He wasn’t out of the woods. He then had to take it easy for many months, waiting for medication to bring down his heart rate before an operation to remove the tumour. It was nothing short of sensational when he was able to line up once more in Titans colours during the 2019/20 promotion season. The thought of getting back on the field with his team-mates spurred Sam on in his recovery. He admitted, “It would have been pretty upsetting not to have been able to play so I was just pleased to have got back in time for four games before Covid intervened.”
“You see some bizarre shapes and sizes on rugby fields but all of a sudden they do something electric.”
There have been comparisons of Sam with former Exeter and England Number 8, Thomas Waldrom. Both share the distinction of being big impact back row forwards with, dare one say it, an unlikely build for an athlete. “I’ve had games,” Sam said, “where I’ve come off the bench and even before the first scrum a prop has started sledging me. When they see me pack down at 8, their eyes show the confusion.”
Sam’s route to playing rugby is unconventional. His dad took him to play touch rugby as a youngster, the memories accompanied by recollections of cones of chips and games of pool enjoyed afterwards. However, he then played football and basketball throughout his childhood and teens. It wasn’t until he was at university (UWIC) that the strength and conditioning coach at the gym suggested he give rugby another go. “I was 19 and in Wales; I thought ‘Why not?’”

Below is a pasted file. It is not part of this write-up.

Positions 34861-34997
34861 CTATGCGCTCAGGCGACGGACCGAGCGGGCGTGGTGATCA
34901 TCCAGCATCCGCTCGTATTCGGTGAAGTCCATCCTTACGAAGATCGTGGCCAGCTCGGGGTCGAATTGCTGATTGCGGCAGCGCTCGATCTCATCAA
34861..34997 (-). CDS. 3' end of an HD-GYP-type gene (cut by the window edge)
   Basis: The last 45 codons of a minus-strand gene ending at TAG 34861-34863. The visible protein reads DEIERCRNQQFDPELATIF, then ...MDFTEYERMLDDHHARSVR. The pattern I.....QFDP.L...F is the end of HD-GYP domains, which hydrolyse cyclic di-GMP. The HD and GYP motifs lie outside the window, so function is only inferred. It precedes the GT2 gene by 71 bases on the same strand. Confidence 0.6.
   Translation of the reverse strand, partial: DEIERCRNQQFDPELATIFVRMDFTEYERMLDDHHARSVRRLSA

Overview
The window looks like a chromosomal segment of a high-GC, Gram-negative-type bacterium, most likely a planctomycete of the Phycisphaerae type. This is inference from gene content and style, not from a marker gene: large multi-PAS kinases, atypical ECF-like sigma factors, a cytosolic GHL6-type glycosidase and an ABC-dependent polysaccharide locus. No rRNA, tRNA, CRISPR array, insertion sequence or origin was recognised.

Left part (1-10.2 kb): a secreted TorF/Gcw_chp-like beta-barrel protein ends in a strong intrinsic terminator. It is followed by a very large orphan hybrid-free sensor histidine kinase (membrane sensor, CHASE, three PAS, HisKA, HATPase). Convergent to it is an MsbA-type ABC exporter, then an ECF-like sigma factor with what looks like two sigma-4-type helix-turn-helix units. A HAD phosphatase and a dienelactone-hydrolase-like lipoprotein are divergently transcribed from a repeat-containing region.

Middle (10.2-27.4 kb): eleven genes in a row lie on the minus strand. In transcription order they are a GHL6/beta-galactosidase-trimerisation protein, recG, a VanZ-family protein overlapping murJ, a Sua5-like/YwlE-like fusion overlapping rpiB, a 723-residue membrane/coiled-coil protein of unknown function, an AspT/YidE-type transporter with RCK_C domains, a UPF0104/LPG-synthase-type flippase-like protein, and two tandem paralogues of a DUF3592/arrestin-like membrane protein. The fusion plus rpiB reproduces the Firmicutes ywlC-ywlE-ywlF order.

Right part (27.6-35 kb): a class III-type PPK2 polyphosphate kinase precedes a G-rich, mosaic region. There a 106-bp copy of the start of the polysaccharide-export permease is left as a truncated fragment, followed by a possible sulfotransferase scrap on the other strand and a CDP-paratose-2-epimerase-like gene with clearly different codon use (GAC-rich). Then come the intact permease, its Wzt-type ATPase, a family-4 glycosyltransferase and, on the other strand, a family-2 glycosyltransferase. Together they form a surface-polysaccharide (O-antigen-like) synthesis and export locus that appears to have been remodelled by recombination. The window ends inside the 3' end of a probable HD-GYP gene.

Rugby isn’t an easy game to learn. To have done so in adulthood and still progress to this level, is no mean feat. After university, he came to the Titans for trial in 2010 but didn’t make the cut. The following year, Chris Bentley saw something in him and he’s made the trip from his Dorchester home to Taunton ever since. That first season was blighted by a pectoral muscle injury but he broke through in 2012 when Tony Yapp asked him to move from lock to Number 8 and it’s been his domain ever since.
“I enjoy the freedom at 8,” Sam explained. “The main aim is to make yards and carry ball which is what I enjoy the most.” Chris Brown, coach of the Titans pack, underlined Sam’s importance to the team, “He’s a founder member of the culture we have at Taunton. He works hard and has an energy which drives others. He’s central to our plans, has an unplayable capability on the pitch and an attitude off it which generates team direction.”